Monday, September 16, 2019

Truth in Sentencing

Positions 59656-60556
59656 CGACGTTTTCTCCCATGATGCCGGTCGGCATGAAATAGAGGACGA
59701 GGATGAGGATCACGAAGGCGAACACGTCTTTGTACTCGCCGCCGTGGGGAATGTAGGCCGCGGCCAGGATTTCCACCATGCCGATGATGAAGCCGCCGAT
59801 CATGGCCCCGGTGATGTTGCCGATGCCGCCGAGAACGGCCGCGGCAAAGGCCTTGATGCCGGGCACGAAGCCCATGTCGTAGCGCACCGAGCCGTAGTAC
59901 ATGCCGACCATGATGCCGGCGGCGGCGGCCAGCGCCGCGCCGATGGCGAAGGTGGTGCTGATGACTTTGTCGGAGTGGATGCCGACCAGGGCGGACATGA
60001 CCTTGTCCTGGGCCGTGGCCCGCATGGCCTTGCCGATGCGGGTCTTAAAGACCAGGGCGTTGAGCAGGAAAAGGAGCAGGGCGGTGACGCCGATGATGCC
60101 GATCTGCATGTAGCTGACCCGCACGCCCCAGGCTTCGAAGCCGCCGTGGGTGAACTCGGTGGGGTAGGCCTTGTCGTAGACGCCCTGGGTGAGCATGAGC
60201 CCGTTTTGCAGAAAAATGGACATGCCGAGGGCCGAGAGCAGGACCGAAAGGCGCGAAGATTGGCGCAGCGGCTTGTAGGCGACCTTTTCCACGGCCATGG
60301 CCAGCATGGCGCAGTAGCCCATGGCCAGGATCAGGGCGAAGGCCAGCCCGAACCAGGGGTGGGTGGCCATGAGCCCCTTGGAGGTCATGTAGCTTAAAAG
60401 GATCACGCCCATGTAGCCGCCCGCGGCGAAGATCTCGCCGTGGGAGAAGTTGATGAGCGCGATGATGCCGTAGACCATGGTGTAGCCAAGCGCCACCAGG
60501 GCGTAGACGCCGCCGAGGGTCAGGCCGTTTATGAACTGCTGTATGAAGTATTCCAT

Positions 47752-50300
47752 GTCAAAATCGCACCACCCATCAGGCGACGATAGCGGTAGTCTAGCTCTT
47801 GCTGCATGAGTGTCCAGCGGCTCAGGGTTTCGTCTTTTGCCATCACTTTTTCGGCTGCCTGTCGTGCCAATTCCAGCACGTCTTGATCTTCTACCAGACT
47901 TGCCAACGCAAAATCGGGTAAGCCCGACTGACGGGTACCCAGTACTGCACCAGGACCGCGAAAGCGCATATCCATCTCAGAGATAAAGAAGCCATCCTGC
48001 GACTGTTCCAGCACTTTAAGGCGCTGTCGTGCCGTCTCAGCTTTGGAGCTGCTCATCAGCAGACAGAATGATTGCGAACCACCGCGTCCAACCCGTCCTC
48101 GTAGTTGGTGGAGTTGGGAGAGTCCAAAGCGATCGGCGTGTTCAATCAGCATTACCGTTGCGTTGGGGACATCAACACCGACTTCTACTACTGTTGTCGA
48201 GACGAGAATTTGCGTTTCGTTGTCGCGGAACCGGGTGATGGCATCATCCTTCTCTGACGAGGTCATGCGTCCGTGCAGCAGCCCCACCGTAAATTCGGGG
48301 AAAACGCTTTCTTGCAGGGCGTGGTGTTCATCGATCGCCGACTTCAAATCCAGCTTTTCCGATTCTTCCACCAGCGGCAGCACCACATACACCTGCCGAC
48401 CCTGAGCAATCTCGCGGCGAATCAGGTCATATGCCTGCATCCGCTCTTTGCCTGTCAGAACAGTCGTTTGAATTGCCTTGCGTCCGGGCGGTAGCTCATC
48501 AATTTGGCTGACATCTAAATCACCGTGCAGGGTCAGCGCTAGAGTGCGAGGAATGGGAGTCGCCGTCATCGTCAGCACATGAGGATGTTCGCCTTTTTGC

Truth-in-sentencing debate Learning Team B CJA/204 November 26, 2012 Deana Bohenek Truth-In-Sentencing Debate Opening Argument Truth-in-sentencing laws do not deter crime. The federal truth-in-sentencing law guarantees that certain violent offenders will serve at least 85% of their sentence  (Schmalleger, 2012). However, if the offender acts accordingly in prison, he or she can attain parole for good behavior. What about the victims? Victims do not want to hear this. If an offender is sentenced for 30 years, the victim wants justice and wants to see the full 30 years served.They do not want to see the offender getting released after 25 years. The truth-in-sentencing laws are the judges’ guideline when choosing the sentence of the offender. The law is a structured guideline for sentencing the offenders. However, the judge can deviate from the guidelines if there are mitigating and aggravating circumstances. Look at plea bargaining,  this is still a possibility even though t here are truth-in-sentencing laws in place. The offender knows that if they get caught, they can plea bargain for a lesser sentence and be back out on the streets sooner.Let me say it again, truth-in-sentencing laws do not deter crime. The offenders know they will get out of prison soon through a plea bargain or parole. They know they can avoid serving the full sentence that the judge imposed on him or her. The only way to deter crime and reduce recidivism is to abolish the possibility of parole and ensure that the sentence the judge renders is carried out to full-term. Obviously, to take away the option for parole would mean that the prison populations would increase. Well, we should take the funds left over from overhead to run the parole division and build more prisons to house these offenders.The longer we keep them off the streets, the safer society will be. Rebuttal Argument Each state has to look at the amount of money being spent to house each inmate they have in custody. Be cause the Truth-In Sentencing Law wants to keep the offender behind bars until they complete their entire sentence/term in prison no matter what the costs are to the public. Meaning, everyone’s hard earned income  (taxes) are used to keep them in their present place of occupancy. This law depletes the services we receive from our state revenues.We don’t have much say in the budget spending but we do see the increase in taxes used for each state program. I have to disagree with the statement made â€Å"The offenders know they will get out of prison sooner through a plea bargain or parole. †Ã‚   Not all offenders before or during their trial will know the outcome of sentencing. Many do not have the option for plea bargaining because plea bargaining depends on the severity of the crime committed. Instead, if the case went directly to trial, (this includes judge and jury) the accused might have a chance of plea bargaining.No plea bargaining makes the offender elig ible for a parole based on his or her behavior during incarceration and no plea bargaining being offered. But if society had no parole system, then the correctional system will have to face overcrowding in the institutions. The lack of Rehabilitation for said prisoner would be non-effective because there would be no programs such as work-time credit or good-time credit, which is the main reason why early release would benefit them. With those programs the time served by offenders would be less and would allow the offenders to enter back into society.The fear of re-entry of said offenders are the defense for keeping them locked up. These programs should be used for offenders that have this as a first offense on their record and have shown they can be productive in today’s society. Not all inmates are repeat offenders some are just non-violent offenses but carry a great penalty. When I was younger it was a big deal to go to jail because it showed most people that they were a â €Å"badass†, a badge of honor, and should be feared. In my eyes it was a waste of mind, body, and productive individual. Those same individuals found when they came out ithout a trade they were worthless and the only way to survive was crime and more time in jail. In Illinois, Governor Pat Quinn on October 2, 2012 has reinstated the program for â€Å"Good-time† releases,  a way to bring down the overcrowding in his state and federal prison system. Opening Argument Truth-in-Sentencing laws deter crime because they ensure that offenders are in prison for at least 85% of their sentence. Therefore, the convicted offenders stay in prison for longer periods and not able to commit additional crimes and endanger the member of society.TIS laws are the assurance of longer prison terms as punishment and serve as an effective deterrent from criminal actions to the serving offender and others who may be considering criminal acts. The laws provide the ability for the criminal just ice system to operate more effectively by lowering violent crimes as well punishing violent criminals. According  to the publication from  University  of Alabama at Birmingham (2005) citing data from Bureau of Justice Statistics, in the decade following the passage and implementation of the truth-in-sentencing laws in 1994, the arrests for violent crimes were reduced by 16% by the year of 2005.The TIS laws also limit some of the discretion of the judges and parole boards with regard to release of the offenders prematurely and being â€Å"too soft† on crime, thus eliminating the many possibilities for the offenders getting away without receiving the well-deserved punishment. The Bureau of Justice Statistics Special Report from January 1999 indicates that prior to the TIS laws violent offenders barely served half the length of their sentences. What kind of message did that send to the convicted or potential criminals?With the availability of TIS laws, criminal justice adm inistrators can build public confidence by ensuring that the just punishment is served to anyone breaking the law. In the article written by Joanna Shepherd published in the Journal of Law and Economics, she makes this statement: â€Å"Using a country-level data set, empirical results confirm that TIS laws deter violent offenders, increase the probability of arrest, and increase maximum imposed prison sentences. TIS laws decrease murders by 16%, aggravated assaults by 12%, robberies by 24%, rapes by 12%, and larcenies by 3%† (Shepherd,  2002,  p. 09). Today, more states are implementing the TIS laws and abolishing parole and indeterminate sentencing, demonstrating that the state legislature believes in this uniform application of justice processes and effectiveness of these laws in crime prevention. This information clearly shows that TIS laws are very effective in deterring crime by ensuring the stern and just punishment for offenders and sending the clear message to pot ential criminals that criminal behavior will be punished by lengthy imprisonment. Rebuttal ArgumentWhat about crime being committed in prisons around the world? Are we just going to ignore that fact because victimization is still happening across the boards of federal and state prisons? According to  a writer of The  New Yorker, Adam Gopnik, darkly described America prisons as â€Å"the moral scandal of America life. Prison rape is so endemic- more than seventy thousand prisoners are raped each year. † That is routinely held out as a threat, part of punishment to be expected. † (Gopnik, 2012). The National inmate survey reported that â€Å"An estimated 4. 4% of prison inmates and 3. % of jail inmates reported experiencing one or more incidents of victimization by another inmate or facility staff since admission to the facility  (Beck & Harrison, 2010). The total federal and state population in 2010 was 1,605,127, while the total jail population in 2009 was 767,62 0. This implies that there were over 94,000 victims subject to multiple violations (Beck & Harrison, 2010). No I don't agree with the fact that offenders being incapacitated for longer periods of time don't commit another crime. For people who want to do so, they will commit crimes anyway, and largely at that.Especially, the incentive behind good time credit is to have offenders behave in prison. If you lock them up in less than ideal conditions with no incentive to behave appropriately while incarcerated, they will be a population difficulty to control because they have nothing to lose. Earning good time credit gives them an insight to behave well inside. As for truth-in sentencing laws, I don't know if I  would actually say it is a deterrent or at least how much of a deterrent it  is, but I think it is  important nonetheless. Prior to 2003, legislation allowed for automatic emission of every sentence imposed to be reduced by one third (Chong, 2008). If the offender was made eligible for parole, a portion of that sentence is served under supervision in the community to enable their reintegration  into the community when released (Chong, 2008). Legislation introduced in 2003 abolished the automatic remission provision, so the sentence  imposed would more truly reflect the time to be served. In its place, legislation required courts to adjust the sentence actually imposed by one third, to reflect the abolition of automatic remission (Chong, 2008).What the government has done is  replace  automatic remission with reduction of sentence (Chong, 2008). The more things change, the more they remain the same. Sentences are more or less duration  for the same type of offenses (Chong, 2008). Some say the money being used for these criminals sitting in  jail should be more valuable of utilizing for work  time credits and more programs  for educational, substance abuse, psychiatric help programs for these offenders before being released out into the world again.I think it will better prepare themselves rather than not knowing what to do and all they are use to is the  jail's way of life in which they will end up back  in having that kind of mind set. References Beck, A. J. , & Harrison, P. M. (2010, August). Sexual Victimization in Prisons and Jails Reported by Inmates, 2008-09. Bureau of Justice Statistics, Retrieved from http://bjs. ojp. usdoj. gov/content/pub/press/svpjri0809pr. cfm Chong, P. (2008, June 19). The Truth about ‘Truth in Sentencing'. WAtoday. Retrieved from http://blogs. watoday. com. u/theverdict/2008/06/the_truth_about. html Ditton, P. M. , & Wilson, D. J. (1999, January). Truth in Sentencing in State Prisons. Bureau of Justice Statistics Special Report,  (NCJ 170032). Retrieved  from  http://bjsdata. ojp. usdoj. gov/content/pub/pdf/tssp. pdf Gopnik, A. (2012, January 30). The Caging of America. The New Yorker. Retrieved from http://www. newyorker. com/arts/critics/atlarge/2012/01/30/12030crat _atlarge_gopnik Schmalleger, F. (2012). Criminal Justice Today: An Introductory Text for the 21st Century, 11th ed. Upper Saddle River: NJ. Shepherd, J. M. (2002,